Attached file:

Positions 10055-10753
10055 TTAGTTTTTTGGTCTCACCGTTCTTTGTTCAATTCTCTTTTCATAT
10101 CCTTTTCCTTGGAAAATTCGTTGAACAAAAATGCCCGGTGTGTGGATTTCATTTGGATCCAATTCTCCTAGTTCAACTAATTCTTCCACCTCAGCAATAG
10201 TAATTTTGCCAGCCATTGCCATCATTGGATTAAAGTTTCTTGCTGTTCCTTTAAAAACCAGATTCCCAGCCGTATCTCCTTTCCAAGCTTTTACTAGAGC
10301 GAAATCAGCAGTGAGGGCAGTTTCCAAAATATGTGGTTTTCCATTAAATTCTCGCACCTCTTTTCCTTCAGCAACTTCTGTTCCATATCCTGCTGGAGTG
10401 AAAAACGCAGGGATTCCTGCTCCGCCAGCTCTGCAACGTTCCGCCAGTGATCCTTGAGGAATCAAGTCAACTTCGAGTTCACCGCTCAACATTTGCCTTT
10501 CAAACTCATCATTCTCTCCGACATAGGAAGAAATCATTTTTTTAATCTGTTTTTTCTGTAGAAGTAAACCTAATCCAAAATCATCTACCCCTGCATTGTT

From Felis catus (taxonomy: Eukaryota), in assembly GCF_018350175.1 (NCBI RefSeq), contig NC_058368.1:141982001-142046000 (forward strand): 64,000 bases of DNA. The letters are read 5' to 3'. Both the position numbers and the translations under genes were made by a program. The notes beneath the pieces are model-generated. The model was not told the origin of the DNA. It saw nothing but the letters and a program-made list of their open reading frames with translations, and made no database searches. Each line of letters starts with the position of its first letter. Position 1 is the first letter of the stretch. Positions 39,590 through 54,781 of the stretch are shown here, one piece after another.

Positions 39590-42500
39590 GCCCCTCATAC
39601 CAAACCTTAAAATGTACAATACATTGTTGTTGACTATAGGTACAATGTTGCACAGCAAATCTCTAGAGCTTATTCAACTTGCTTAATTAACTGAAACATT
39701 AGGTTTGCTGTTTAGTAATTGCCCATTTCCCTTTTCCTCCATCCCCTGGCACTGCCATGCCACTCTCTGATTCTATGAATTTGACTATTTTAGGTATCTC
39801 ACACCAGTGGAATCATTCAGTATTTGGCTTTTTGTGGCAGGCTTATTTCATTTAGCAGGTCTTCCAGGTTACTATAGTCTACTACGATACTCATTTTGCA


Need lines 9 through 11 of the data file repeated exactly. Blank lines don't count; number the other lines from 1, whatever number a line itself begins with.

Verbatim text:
Positions 39590-42500
39590 GCCCCTCATAC
39601 CAAACCTTAAAATGTACAATACATTGTTGTTGACTATAGGTACAATGTTGCACAGCAAATCTCTAGAGCTTATTCAACTTGCTTAATTAACTGAAACATT